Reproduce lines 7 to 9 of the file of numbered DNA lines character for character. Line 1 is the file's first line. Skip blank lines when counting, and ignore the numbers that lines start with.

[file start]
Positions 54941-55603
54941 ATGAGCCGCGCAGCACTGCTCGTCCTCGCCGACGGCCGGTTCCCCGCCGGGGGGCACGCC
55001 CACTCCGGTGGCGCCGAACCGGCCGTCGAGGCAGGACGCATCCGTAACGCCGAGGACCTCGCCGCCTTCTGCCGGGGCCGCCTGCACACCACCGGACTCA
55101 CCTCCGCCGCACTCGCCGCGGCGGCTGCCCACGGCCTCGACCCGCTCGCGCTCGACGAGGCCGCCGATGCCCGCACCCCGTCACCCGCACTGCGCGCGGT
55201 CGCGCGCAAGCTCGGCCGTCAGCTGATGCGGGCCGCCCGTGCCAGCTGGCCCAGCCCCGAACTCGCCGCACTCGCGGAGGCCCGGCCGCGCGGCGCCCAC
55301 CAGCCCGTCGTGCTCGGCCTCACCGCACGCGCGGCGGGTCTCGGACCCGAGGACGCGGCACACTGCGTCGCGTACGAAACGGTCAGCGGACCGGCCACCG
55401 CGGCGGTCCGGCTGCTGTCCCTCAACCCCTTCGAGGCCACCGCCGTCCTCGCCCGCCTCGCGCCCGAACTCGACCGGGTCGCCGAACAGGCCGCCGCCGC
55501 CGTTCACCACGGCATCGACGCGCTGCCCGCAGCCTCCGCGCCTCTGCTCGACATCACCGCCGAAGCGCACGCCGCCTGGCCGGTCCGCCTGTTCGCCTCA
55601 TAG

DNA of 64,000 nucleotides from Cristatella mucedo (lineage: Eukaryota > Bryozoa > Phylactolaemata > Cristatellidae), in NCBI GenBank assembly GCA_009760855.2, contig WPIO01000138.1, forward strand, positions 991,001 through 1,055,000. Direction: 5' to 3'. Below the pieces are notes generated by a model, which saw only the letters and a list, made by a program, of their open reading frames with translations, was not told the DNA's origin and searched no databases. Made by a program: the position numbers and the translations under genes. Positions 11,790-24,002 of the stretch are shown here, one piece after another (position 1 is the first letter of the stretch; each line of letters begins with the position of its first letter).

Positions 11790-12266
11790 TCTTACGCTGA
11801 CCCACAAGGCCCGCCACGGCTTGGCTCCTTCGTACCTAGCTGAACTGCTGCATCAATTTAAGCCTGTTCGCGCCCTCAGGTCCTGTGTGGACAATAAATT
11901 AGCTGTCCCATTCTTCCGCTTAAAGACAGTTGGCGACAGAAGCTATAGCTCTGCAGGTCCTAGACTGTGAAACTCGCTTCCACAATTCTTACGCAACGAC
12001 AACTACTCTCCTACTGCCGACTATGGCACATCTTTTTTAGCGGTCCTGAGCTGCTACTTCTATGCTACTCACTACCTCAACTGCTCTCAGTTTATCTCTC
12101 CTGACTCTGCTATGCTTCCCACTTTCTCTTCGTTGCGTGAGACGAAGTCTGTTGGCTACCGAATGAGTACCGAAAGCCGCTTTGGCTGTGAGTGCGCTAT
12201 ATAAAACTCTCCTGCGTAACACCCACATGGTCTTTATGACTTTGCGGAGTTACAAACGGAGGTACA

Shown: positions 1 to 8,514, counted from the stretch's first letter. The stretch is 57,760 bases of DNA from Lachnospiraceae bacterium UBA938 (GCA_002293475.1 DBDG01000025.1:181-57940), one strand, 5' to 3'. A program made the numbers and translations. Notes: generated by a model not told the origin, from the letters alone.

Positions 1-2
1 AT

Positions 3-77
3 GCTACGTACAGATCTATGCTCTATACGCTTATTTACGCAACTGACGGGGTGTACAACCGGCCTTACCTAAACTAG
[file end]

55401 CGGCGGTCCGGCTGCTGTCCCTCAACCCCTTCGAGGCCACCGCCGTCCTCGCCCGCCTCGCGCCCGAACTCGACCGGGTCGCCGAACAGGCCGCCGCCGC
55501 CGTTCACCACGGCATCGACGCGCTGCCCGCAGCCTCCGCGCCTCTGCTCGACATCACCGCCGAAGCGCACGCCGCCTGGCCGGTCCGCCTGTTCGCCTCA
55601 TAG